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Resoto Meets Jupyter Notebook

· 2 min read
Nikita Melkozerov
Some Engineer

We recently released Resoto Notebook, a library that allows for the visualization and exploration of the Resoto graph interactively using Jupyter Notebook.

Resoto Notebook is similar to Resoto Shell in the sense that you execute queries, but the results are returned in a pandas DataFrame structure. This gives you more flexibility in filtering, aggregation, visualization, etc.

A Walk in the Graph

· 7 min read
Matthias Veit
Some Engineer

Resoto uses a directed graph to represent your infrastructure resources as nodes and relationships between them as edges. A load balancer for example is represented as node with edges pointing to all target compute instances. The compute instance might have a volume attached, where we would see an edge between the instance node and the volume node.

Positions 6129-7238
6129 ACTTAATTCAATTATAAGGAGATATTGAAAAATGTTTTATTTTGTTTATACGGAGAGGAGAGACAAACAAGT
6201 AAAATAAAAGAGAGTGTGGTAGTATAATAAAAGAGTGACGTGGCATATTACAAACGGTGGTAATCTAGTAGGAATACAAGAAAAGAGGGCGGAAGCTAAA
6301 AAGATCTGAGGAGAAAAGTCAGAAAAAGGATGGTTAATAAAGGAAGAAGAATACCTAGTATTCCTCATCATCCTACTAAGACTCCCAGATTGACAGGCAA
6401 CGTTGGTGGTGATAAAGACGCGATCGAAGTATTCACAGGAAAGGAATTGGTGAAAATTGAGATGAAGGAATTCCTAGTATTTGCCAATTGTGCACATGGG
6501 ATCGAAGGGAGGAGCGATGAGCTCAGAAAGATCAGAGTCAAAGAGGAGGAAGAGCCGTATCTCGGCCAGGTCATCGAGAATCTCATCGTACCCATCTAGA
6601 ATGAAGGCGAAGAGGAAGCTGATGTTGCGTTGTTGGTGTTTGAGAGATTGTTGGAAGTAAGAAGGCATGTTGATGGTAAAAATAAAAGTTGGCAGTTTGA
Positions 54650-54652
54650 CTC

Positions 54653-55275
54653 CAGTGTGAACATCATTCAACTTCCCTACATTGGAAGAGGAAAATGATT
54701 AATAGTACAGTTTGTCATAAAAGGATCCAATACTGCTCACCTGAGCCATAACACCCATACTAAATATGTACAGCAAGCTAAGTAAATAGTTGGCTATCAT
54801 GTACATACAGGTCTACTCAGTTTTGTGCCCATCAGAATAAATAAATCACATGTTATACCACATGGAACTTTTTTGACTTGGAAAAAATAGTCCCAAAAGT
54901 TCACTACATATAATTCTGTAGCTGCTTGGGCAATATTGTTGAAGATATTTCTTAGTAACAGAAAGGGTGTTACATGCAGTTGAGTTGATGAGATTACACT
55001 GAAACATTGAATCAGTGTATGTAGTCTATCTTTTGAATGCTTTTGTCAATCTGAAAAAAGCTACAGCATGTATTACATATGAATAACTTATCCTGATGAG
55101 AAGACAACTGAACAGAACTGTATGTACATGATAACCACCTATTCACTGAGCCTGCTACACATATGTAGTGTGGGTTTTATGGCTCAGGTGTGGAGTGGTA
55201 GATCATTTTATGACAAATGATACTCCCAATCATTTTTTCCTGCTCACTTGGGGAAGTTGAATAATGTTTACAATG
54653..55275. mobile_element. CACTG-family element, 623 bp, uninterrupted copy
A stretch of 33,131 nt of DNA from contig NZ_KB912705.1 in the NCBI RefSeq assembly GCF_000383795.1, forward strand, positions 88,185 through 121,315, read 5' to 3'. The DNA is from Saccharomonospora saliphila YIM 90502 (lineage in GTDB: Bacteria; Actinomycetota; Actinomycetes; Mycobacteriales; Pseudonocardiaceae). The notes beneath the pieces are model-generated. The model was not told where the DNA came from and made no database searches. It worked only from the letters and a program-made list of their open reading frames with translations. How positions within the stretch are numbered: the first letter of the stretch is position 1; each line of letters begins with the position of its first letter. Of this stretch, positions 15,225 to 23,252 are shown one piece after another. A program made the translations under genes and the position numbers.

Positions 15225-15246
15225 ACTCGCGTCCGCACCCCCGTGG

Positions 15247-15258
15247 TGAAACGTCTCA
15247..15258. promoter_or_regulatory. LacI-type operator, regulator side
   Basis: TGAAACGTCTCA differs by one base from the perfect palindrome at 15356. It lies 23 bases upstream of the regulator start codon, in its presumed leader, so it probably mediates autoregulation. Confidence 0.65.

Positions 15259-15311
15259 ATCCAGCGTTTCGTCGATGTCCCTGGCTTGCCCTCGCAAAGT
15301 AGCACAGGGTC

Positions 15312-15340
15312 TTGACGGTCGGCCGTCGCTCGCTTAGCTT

Nodes represent resources, while edges define the relationship between nodes. It is often the case that a resource has multiple relationships to other resources.

Sheep Jumping on a Graph

Resoto Shell Tab Completion

· 2 min read
Matthias Veit
Some Engineer

Resoto has a command-line interface accessible via Resoto Shell. Commands are not executed locally, but interpreted on the server. As such, only Resoto Shell is required client-side.

Resoto offers commands like echo, tail, and jq—old friends to veteran shell users—but these commands only account for a small fraction of the possibilities in Resoto's command-line interface.

Version 2.X of Resoto Shell introduces tab completion, making the command-line interface easier to use than ever before! Press the tab key, and Resoto Shell will present you with a list of available commands:

List of commands

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